Monday, 2 January 2017


John Berger, I understand, has died, at 90. He was one of the larger characters of my childhood, with that wonderful voice, and serious motorbike. He made several films for my father, and had a deep friendship and intense correspondence with my mother. John asked her to write the original blurb for his Booker prize-winning novel, 'G', and she did so. I reproduce it here, because I think it does the novel justice and might bring it new readers.

"G. is pre-eminently, monumentally, the sexual man: an embodiment, perhaps, of the life-force itself. In him, the claims of sexuality are total, leaving no part of his life and fate untouched. They push their unimpeded way through riot, sudden death, the onset of world war, the fabric of social forms and sexual conventions, until that last moment when under the weight of the world 'desire is indistinguishable from despair'.
G.'s ineluctable preoccupation with women and the life of sex gives unexpected foundation for an astonishing new vision of the physical world and its inner life. Although set at the turn of the century, the action of the novel is not 'condemned to living the present in the past', which in G. himself signifies the beginning of his death. From G.'s birth to the Anglo-American mistress of a wealthy Livornese merchant, every described moment is made a present one with hallucinating precision. Many of these moments relate to the affairs of the world - Garibaldi entering Naples, the first flight over the Alps, riots in Milan, the outbreak of the 1914 war; others to the timeless being of the countryside and its fruits, houses, the play of light and shade; yet others to acts of personal human kindness, rage, desire - the most central of all to the acts of sex. Those moments are so originally and truly observed that they have a rare, persistent, mind-moving effect on the reader.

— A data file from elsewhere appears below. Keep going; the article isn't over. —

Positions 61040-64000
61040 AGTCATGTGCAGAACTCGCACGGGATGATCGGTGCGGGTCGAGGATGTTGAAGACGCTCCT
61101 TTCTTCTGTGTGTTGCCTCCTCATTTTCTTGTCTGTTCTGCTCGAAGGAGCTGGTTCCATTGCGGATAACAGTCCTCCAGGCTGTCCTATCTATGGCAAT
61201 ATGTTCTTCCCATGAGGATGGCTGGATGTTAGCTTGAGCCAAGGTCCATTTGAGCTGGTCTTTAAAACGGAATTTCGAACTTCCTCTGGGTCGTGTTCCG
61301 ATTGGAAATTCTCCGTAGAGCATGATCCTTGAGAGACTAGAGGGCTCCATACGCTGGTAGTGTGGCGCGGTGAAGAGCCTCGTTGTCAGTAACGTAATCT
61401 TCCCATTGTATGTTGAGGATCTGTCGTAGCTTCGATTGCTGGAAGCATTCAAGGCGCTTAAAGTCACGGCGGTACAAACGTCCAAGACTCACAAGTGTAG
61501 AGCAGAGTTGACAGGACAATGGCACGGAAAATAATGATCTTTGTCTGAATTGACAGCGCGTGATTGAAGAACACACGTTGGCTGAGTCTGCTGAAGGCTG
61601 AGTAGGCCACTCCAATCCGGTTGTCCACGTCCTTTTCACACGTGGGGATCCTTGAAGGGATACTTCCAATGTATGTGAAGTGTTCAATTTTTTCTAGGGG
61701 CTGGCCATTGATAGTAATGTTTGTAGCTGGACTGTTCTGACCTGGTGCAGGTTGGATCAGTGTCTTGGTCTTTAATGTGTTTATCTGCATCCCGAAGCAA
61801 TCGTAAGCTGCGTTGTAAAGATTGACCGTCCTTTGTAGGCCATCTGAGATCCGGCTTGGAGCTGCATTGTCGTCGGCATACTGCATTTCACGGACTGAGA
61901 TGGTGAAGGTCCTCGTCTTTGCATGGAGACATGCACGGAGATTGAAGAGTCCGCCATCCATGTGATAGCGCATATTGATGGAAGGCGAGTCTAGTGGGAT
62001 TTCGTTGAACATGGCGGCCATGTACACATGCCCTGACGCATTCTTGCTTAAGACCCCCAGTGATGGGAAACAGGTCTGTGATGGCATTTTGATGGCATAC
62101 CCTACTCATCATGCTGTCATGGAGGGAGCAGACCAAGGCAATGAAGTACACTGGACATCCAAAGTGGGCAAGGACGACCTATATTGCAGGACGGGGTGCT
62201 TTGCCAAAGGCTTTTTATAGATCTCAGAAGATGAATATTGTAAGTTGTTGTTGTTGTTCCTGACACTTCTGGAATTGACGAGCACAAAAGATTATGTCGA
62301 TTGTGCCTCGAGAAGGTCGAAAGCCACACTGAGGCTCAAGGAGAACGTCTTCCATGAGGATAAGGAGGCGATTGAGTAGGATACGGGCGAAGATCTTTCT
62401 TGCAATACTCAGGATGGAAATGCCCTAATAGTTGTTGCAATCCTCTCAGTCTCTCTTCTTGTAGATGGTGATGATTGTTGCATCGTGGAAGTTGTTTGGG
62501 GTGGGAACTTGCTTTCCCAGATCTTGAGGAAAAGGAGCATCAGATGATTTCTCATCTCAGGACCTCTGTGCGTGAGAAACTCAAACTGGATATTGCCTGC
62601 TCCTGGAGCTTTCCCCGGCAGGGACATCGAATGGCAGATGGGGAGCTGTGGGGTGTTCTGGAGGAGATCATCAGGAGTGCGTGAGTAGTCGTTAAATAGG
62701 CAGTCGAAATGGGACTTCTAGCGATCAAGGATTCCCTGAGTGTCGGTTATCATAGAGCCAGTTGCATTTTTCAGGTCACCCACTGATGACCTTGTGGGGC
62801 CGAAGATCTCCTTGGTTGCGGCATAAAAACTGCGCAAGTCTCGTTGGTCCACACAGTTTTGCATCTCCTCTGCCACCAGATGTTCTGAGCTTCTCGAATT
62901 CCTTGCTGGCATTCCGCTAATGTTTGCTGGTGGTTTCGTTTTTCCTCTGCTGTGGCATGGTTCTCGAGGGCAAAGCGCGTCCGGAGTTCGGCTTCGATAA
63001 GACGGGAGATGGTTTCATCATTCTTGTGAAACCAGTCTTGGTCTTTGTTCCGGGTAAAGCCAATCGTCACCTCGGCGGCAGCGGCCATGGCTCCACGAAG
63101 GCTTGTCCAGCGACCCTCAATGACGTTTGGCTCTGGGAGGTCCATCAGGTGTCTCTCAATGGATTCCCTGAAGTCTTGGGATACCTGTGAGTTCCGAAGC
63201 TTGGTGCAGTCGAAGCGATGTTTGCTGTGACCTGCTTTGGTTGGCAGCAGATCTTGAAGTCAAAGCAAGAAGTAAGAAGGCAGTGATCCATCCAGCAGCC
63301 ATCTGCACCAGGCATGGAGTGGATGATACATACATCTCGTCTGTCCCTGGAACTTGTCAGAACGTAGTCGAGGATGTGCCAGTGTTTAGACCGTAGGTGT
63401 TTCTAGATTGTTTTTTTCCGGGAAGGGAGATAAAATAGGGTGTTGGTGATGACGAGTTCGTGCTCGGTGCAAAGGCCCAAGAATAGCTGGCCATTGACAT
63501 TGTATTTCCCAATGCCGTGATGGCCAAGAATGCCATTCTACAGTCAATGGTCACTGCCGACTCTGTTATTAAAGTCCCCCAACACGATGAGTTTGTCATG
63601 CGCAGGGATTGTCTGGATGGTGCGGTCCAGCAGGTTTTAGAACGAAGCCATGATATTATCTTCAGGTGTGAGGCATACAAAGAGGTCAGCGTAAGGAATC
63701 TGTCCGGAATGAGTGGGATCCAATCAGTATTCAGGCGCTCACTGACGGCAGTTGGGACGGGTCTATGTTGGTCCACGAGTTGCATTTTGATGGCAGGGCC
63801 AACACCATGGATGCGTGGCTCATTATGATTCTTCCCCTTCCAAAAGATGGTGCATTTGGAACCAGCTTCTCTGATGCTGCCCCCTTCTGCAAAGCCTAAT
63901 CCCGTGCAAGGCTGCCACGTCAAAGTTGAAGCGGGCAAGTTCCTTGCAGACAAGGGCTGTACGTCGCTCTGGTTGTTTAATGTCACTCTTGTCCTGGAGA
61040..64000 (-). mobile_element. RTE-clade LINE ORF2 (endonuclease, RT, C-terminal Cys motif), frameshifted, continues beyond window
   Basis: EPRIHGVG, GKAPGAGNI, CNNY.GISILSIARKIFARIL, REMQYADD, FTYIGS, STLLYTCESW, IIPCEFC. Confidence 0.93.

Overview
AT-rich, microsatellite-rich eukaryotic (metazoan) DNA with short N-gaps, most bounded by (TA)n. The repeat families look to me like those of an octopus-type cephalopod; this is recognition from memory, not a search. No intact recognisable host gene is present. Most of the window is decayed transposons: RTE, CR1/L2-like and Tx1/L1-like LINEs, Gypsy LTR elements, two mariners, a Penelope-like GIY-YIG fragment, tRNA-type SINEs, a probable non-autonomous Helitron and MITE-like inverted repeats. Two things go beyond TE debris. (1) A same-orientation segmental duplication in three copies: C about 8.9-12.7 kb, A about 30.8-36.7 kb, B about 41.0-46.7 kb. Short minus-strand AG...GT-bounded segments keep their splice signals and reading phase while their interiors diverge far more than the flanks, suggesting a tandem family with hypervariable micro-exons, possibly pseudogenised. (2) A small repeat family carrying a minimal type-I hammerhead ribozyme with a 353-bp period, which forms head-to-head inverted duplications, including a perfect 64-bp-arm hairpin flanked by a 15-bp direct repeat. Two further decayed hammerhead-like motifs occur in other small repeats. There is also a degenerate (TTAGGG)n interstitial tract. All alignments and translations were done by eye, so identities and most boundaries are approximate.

The book is impressive throughout: in its slow, mesmerising rhythms and frequent startling poetic leaps of thought; in its perceptions at once precisely and sensuously physical and speaking always to the mind's eye; in the strong appearance of the author as storyteller and essayist and philosopher - the only reasonable comparison here would be with Musil; above all perhaps in the head-on collision between a modern writer and the intractable stuff of reality. 'Whatever I perceive or imagine amazes me with its particularity'.
At this collision, John Berger shows us how reality, upon the utterance of a word, disappears: to reassemble, both time and silence are necessary to it. As a result of the author's dedication, patience and highest art both these elusive elements are present in this very remarkable work. Fore this reason alone, G. cannot but help raise critical questions of the utmost importance."

Jacqueline Wheldon, September 1971

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